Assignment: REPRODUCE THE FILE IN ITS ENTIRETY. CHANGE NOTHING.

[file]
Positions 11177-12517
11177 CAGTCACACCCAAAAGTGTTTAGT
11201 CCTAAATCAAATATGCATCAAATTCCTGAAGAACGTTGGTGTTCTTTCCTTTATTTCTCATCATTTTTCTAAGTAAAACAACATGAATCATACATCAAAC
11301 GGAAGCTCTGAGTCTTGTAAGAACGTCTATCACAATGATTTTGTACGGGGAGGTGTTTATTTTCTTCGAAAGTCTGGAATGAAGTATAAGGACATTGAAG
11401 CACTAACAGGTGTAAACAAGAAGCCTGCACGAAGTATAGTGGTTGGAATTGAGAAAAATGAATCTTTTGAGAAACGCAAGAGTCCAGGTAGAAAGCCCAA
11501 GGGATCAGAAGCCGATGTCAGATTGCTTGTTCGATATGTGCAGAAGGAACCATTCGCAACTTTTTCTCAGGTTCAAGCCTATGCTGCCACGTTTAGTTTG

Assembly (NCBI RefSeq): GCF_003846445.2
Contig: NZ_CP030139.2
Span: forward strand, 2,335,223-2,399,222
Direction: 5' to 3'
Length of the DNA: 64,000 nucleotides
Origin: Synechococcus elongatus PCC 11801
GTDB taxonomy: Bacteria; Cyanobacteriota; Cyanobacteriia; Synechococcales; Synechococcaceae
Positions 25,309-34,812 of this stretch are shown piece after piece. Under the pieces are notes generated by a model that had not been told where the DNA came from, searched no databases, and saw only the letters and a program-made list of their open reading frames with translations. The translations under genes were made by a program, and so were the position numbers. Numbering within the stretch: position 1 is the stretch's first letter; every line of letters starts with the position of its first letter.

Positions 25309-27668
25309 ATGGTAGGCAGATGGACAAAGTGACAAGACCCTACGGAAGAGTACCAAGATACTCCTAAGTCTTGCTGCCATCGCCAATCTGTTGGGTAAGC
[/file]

Positions 11177-12517
11177 CAGTCACACCCAAAAGTGTTTAGT
11201 CCTAAATCAAATATGCATCAAATTCCTGAAGAACGTTGGTGTTCTTTCCTTTATTTCTCATCATTTTTCTAAGTAAAACAACATGAATCATACATCAAAC
11301 GGAAGCTCTGAGTCTTGTAAGAACGTCTATCACAATGATTTTGTACGGGGAGGTGTTTATTTTCTTCGAAAGTCTGGAATGAAGTATAAGGACATTGAAG
11401 CACTAACAGGTGTAAACAAGAAGCCTGCACGAAGTATAGTGGTTGGAATTGAGAAAAATGAATCTTTTGAGAAACGCAAGAGTCCAGGTAGAAAGCCCAA
11501 GGGATCAGAAGCCGATGTCAGATTGCTTGTTCGATATGTGCAGAAGGAACCATTCGCAACTTTTTCTCAGGTTCAAGCCTATGCTGCCACGTTTAGTTTG

Assembly (NCBI RefSeq): GCF_003846445.2
Contig: NZ_CP030139.2
Span: forward strand, 2,335,223-2,399,222
Direction: 5' to 3'
Length of the DNA: 64,000 nucleotides
Origin: Synechococcus elongatus PCC 11801
GTDB taxonomy: Bacteria; Cyanobacteriota; Cyanobacteriia; Synechococcales; Synechococcaceae
Positions 25,309-34,812 of this stretch are shown piece after piece. Under the pieces are notes generated by a model that had not been told where the DNA came from, searched no databases, and saw only the letters and a program-made list of their open reading frames with translations. The translations under genes were made by a program, and so were the position numbers. Numbering within the stretch: position 1 is the stretch's first letter; every line of letters starts with the position of its first letter.

Positions 25309-27668
25309 ATGGTAGGCAGATGGACAAAGTGACAAGACCCTACGGAAGAGTACCAAGATACTCCTAAGTCTTGCTGCCATCGCCAATCTGTTGGGTAAGC